What is the most valuable piece of advice you could give to anyone wanting to get into live music photography?
Put yourself out there, get in the community. Most of the time your friends in the industry are going to be the ones to get you jobs. Obviously you have to work hard and never stop learning, but being nice and making friends with other photographers and making genuine connections is going to be a life saver in this industry. You’ll learn so much, and be inspired by other people’s creativity and hard work.
In your spare time, what other kinds of pictures do you enjoy taking?
When I’m not on tour or shooting music, you’ll often find me doing weddings or styled shoots. I never want to subject myself to one specific thing. In the photography world, I’ll most likely try anything once.
What motivates you to keep taking photographs?
Being around beautiful people, and changing up my environment. I really enjoy travel, so if I’m out there I’ll probably have a camera in my hand. I find knowing that I’m always learning keeps me motivated, knowing that I don’t know it all makes me want to learn.
Who has been your favourite artist to photograph so far?
I’m always on the road with Tonight Alive. Jen and I bounce off of each other with creativity, there’s never a dull moment and I always want to try something different with her. It never gets old and always excites me for a new day!
Who are your favourite artists to listen to when you’re at home?
I have a VERY wide variety when it comes to genre. I can honestly listen to just about anything. It just depends on my mood. I have a playlist for so many different things. I can always listen to John Mayer, or Red Hot Chili Peppers. Being from Atlanta, hip-hop runs through my blood too. At the moment there’s so much hype behind Post Malone, but I truly enjoy everything about his music. I also really love instrumentals, like Tycho and Explosions in the Sky. And my country fix is Dan and Shay for sure.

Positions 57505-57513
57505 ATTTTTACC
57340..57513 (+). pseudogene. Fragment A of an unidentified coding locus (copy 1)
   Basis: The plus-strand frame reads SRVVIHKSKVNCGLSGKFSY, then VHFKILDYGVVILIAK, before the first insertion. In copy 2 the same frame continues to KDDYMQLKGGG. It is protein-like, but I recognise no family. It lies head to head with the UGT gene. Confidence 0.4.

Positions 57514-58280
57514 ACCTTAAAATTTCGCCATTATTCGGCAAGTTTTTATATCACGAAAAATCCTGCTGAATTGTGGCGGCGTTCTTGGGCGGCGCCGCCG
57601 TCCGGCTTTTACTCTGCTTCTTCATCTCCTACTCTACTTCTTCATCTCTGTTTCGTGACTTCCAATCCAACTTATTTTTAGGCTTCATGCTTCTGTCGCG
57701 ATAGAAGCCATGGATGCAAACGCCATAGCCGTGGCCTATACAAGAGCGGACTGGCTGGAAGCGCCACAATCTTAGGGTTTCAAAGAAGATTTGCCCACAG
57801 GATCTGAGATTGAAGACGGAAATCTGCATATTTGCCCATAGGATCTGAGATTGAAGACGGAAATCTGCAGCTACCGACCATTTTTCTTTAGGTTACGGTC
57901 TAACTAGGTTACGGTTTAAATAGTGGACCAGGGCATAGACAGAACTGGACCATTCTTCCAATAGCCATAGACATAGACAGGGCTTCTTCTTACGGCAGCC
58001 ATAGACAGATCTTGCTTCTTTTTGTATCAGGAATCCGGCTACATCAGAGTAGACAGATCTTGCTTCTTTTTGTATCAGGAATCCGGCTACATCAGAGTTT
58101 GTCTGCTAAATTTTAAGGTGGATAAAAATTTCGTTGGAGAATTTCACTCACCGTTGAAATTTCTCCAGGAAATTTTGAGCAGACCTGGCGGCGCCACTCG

What was the first gig you ever went to as a fan and what was the first gig you did as a photographer?
I wish I had a better memory, but I’m pretty sure it was a Backstreet Boys gig. I was a huge fan. My first smaller gig was at a church I used to go to who had shows on Wednesday nights. A few of my friends played in hardcore bands that would play.
The first gig I ever photographed would have been Tonight Alive, at least four years ago.
What was the first record you ever bought? Do you still listen to it today and, if so, what does it mean to you?
The first record I bought with my own money would have probably been Simple Plan, I’m sure I still have it in my storage upstairs. It was my first introduction to rock/pop punk music. I had it on repeat constantly. It’s so sick because at the moment I’m on the last Vans Warped Tour and Simple Plan are on it, and we’ve become friends so I’m living my twelve year old dream getting to shoot and watch them whenever I want!
What is the best experience you’ve ever had at a live show?
I’ve had so many incredible shows, but one that pops into my mind is on the most recent tour with Tonight Alive where we went to London and did two sold out shows at KOKO and the atmosphere and venue were so amazing. I loved walking around and seeing everyone so involved and also knowing that so many incredible artists have played in that venue.
Finally, for those that aren’t already familiar with your work, how would you describe it and how can they best view it?
My work is best summed up as a documentary style with a warm feel. My eye definitely tends to likes things a bit warmer. I think that’s why I enjoy weddings and working with Tonight Alive as they fit my style so much as well, they’re really lovely warm people.
In order to view Jordan’s work, please follow the following links to his website and social media. Supporting photographers like Jordan ensures that they keep on providing us with the shots that enable us to continue to remember the gigs and moments that mean the most to us.